If you have a garage where you park your car, keep the doors locked always especially if you live in a neighborhood where criminals are likely to break into your garage and put nails in your tire.
And if you have to leave the doors open on your garage for any reason be sure to not be out of sight for too long.
Leave the light on in there at night too to scare off intruders. If there’s an adjoining door between the garage and the main house, always keep this locked too.
Keep tools locked away in a cupboard so that intruders don’t find sharp objects to puncture your tires with.
Keep kids away or watch them around the car
Keeping track of kids is a daunting chore. And keeping track of what they play with is not easy too. Narrow the tracking down to when they are playing around your car, or in the garage.
Make sure to keep sharp objects away from them. Watch out for stray nails on the floor and take them away.
Puncture-proof tires, anyone?
Puncture-proof tires are now talked about as though they will revolutionize the use of tires.
For more than a hundred years we have used the regular tires, endured flats, blowouts and punctures. Are we looking at a time when all these would be in the past?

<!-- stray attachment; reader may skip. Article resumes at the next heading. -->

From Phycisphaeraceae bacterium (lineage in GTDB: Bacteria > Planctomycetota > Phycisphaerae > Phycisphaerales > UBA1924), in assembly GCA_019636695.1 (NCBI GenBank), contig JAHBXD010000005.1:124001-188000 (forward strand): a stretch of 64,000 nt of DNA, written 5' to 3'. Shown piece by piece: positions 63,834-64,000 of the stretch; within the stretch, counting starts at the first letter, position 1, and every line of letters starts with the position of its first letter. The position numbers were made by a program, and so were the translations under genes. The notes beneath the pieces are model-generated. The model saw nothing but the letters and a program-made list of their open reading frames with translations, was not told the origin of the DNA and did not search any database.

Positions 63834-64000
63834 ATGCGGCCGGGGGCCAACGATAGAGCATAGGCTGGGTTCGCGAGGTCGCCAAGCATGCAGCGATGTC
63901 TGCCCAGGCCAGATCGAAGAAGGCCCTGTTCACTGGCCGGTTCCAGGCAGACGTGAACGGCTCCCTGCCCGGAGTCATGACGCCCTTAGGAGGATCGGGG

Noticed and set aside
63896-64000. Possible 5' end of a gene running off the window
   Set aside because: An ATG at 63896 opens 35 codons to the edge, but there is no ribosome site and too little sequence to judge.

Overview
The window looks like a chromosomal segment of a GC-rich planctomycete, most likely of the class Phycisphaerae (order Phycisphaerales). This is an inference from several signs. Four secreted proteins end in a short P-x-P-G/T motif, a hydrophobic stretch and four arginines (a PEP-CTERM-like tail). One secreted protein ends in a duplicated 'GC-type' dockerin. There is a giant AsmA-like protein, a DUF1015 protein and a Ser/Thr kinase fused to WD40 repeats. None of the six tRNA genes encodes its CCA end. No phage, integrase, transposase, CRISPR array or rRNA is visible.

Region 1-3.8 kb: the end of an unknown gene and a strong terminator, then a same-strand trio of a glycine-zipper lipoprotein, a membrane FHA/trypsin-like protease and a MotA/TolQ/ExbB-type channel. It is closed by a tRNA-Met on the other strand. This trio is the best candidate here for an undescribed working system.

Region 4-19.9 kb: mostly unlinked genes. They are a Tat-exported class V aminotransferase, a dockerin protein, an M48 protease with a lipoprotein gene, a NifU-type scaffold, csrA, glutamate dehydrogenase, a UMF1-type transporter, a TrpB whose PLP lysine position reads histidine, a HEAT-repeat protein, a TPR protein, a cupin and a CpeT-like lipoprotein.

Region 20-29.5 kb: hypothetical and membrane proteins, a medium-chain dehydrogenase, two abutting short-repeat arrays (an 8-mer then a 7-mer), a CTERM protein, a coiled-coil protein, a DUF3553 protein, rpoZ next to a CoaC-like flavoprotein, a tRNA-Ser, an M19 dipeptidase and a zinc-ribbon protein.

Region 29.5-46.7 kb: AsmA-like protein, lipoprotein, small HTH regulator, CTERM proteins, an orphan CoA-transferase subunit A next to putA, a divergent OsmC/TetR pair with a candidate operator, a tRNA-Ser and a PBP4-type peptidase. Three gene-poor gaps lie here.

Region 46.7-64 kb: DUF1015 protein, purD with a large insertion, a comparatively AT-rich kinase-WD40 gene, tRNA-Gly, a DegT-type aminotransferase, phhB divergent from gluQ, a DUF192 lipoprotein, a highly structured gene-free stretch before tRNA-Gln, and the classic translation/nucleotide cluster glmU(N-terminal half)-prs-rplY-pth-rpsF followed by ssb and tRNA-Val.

Puncture-proof tires are used mostly on trucks. They are innovative with their thick rubber tread, reinforced sidewalls. They will bend nails out of shape.
Anyone trying to stick a nail in a punctured proof tire risks personal injuries on themselves. They are quite pricy though, but they give you money’s worth.
Use Puncture Resistant strips
Anti puncture strips are narrow, slender rubber materials that are designed to protect your tubes from the inside of the tire. They are made with hard material and are very durable.
They come in different sizes and are available for car tires and bike tires.
How to fix puncture Resistant strips
Remove the tire, remove the tube, prepare your strips by cutting them into a measured length that would completely run the circumference of your tire.